PEPA — Performance Evaluation Process Algebra

About Performance Evaluation Process Algebra

Performance results Despite impressive improvements in the computational power which is now available to end-users of computer systems, computer equipment is still expensive to purchase and maintain. Consequently, making cost-effective use of limited resources remains one of the motivating concerns of developers of computer-controlled systems from flexible manufacturing systems to high-availability databases. The analysis of computer systems through construction and solution of descriptive models is a hugely profitable activity: brief analysis of a model can provide as much insight as hours of simulation and measurement.

Simple models of a computer system can be constructed without any explicit notational support. However, as computer systems become more complex so do their models and the use of a high-level language to aid in their expression becomes necessary. Jane Hillston's Performance Evaluation Process Algebra (PEPA) is an expressive formal language for modelling distributed systems. PEPA models are constructed by the composition of components which perform individual activities or cooperate on shared ones. To each activity is attached an estimate of the rate at which it may be performed. Using such a model, a system designer can determine whether a candidate design meets both the behavioural and the temporal requirements demanded of it.

A stochastic process algebra such as PEPA offers several attractive features which were not available in previous performance modelling paradigms. The most important of these are:

Queueing networks offer compositionality but not formality; stochastic extensions of Petri nets offer formality but not compositionality; neither offer abstraction mechanisms.

Performance modelling with PEPA

PEPA models contain information about the duration of activities and, via a race policy, their relative probabilities. From these models it is possible to generate a corresponding continuous time Markov chain (CTMC) by elaborating the model against the structured operational semantics of the PEPA language. Linear algebra can then be used to solve the model in terms of equilibrium behaviour. This behaviour is represented as a probability distribution over all the possible states of the model. This distribution is seldom the ultimate goal of performance analysis; instead the modeller is interested in performance measures which must be derived from this distribution via a reward structure defined over the CTMC.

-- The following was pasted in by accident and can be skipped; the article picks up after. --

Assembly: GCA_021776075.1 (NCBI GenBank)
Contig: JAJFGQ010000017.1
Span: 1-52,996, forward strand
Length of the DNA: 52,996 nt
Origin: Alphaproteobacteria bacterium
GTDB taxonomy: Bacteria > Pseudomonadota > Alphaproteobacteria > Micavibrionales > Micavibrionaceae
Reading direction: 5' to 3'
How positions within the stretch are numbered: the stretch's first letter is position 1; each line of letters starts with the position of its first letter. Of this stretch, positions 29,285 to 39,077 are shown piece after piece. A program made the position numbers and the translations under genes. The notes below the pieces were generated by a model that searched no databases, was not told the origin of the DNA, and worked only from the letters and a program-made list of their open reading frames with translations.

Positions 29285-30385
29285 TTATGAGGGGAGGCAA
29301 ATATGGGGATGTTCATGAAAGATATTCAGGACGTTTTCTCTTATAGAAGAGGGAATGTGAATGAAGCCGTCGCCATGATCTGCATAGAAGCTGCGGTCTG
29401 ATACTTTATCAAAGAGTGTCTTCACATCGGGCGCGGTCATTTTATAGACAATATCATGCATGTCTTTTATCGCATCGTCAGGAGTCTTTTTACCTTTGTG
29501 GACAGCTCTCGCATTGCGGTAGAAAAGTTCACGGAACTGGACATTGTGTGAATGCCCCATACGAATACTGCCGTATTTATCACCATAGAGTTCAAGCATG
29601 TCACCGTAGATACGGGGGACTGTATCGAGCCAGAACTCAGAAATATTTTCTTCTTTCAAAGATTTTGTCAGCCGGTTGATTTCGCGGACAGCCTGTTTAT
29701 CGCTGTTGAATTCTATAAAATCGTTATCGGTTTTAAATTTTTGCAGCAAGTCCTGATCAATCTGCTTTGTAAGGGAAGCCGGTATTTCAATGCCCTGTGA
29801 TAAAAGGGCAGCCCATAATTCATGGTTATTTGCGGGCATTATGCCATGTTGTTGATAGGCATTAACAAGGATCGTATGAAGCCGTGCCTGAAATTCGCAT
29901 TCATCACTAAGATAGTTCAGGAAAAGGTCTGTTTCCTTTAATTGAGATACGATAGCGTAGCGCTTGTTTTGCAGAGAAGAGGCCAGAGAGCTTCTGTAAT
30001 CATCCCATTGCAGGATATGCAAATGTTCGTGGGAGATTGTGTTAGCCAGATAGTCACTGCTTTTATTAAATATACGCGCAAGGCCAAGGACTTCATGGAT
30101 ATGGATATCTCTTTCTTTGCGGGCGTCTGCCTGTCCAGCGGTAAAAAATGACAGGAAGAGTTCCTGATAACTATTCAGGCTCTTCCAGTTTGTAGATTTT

The PEPA language is supported by a range of tools developed by its users round the world. The leading PEPA tool is the PEPA Eclipse Plug-in (download) which has been adopted by several groups of external users. The application areas for this work span the subject areas of Informatics and engineering.

More recently support for the PEPA language has been added to other tools such as the Mobius Modeling Framework (screenshot) from the Performability Engineering Research Group, Motorola Center for High-Availability System Validation at the University of Illinois at Urbana-Champaign. PEPA is also supported by the PRISM probabilistic model checker (screenshot) from the University of Birmingham, England. PEPA support is also built in to the Caesar/Aldebaran Development Package (screenshot) from the VASY group, INRIA Rhone-Alpes.

History of the PEPA project

Jane Hillston defined the PEPA language in her PhD thesis, undertaken in the Laboratory for Foundations of Computer Science, a research institute of the Division of Informatics. Her PhD thesis was awarded the British Computer Society/Conference of Professors and Heads of Computing Distinguished Dissertation award in 1995 and is published by Cambridge University Press. In 2004 Jane won the BCS/Microsoft Roger Needham award for her work on PEPA and compositional approaches to performance modelling. In May 2005 Jane was awarded a five-year Advanced Research Fellowship from the Engineering and Physical Sciences Research Council to support her research on quantified methods and process algebras.